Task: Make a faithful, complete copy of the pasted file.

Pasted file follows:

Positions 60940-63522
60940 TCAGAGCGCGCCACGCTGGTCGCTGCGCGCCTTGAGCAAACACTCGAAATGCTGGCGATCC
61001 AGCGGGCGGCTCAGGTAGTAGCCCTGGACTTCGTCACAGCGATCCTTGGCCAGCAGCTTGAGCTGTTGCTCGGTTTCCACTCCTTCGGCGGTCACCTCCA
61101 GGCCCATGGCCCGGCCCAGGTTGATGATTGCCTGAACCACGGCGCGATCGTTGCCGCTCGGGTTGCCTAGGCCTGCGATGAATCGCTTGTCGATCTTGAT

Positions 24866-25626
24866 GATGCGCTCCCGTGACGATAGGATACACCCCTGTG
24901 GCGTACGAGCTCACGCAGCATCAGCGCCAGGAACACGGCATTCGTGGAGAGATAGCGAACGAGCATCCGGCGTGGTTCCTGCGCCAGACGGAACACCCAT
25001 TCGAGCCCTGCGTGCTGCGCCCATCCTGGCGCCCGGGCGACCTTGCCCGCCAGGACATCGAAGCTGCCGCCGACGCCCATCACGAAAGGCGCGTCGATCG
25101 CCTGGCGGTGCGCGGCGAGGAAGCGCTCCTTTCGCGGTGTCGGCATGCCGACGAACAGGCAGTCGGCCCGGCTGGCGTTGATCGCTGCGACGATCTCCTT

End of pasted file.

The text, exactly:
Positions 60940-63522
60940 TCAGAGCGCGCCACGCTGGTCGCTGCGCGCCTTGAGCAAACACTCGAAATGCTGGCGATCC
61001 AGCGGGCGGCTCAGGTAGTAGCCCTGGACTTCGTCACAGCGATCCTTGGCCAGCAGCTTGAGCTGTTGCTCGGTTTCCACTCCTTCGGCGGTCACCTCCA
61101 GGCCCATGGCCCGGCCCAGGTTGATGATTGCCTGAACCACGGCGCGATCGTTGCCGCTCGGGTTGCCTAGGCCTGCGATGAATCGCTTGTCGATCTTGAT

Positions 24866-25626
24866 GATGCGCTCCCGTGACGATAGGATACACCCCTGTG
24901 GCGTACGAGCTCACGCAGCATCAGCGCCAGGAACACGGCATTCGTGGAGAGATAGCGAACGAGCATCCGGCGTGGTTCCTGCGCCAGACGGAACACCCAT
25001 TCGAGCCCTGCGTGCTGCGCCCATCCTGGCGCCCGGGCGACCTTGCCCGCCAGGACATCGAAGCTGCCGCCGACGCCCATCACGAAAGGCGCGTCGATCG
25101 CCTGGCGGTGCGCGGCGAGGAAGCGCTCCTTTCGCGGTGTCGGCATGCCGACGAACAGGCAGTCGGCCCGGCTGGCGTTGATCGCTGCGACGATCTCCTT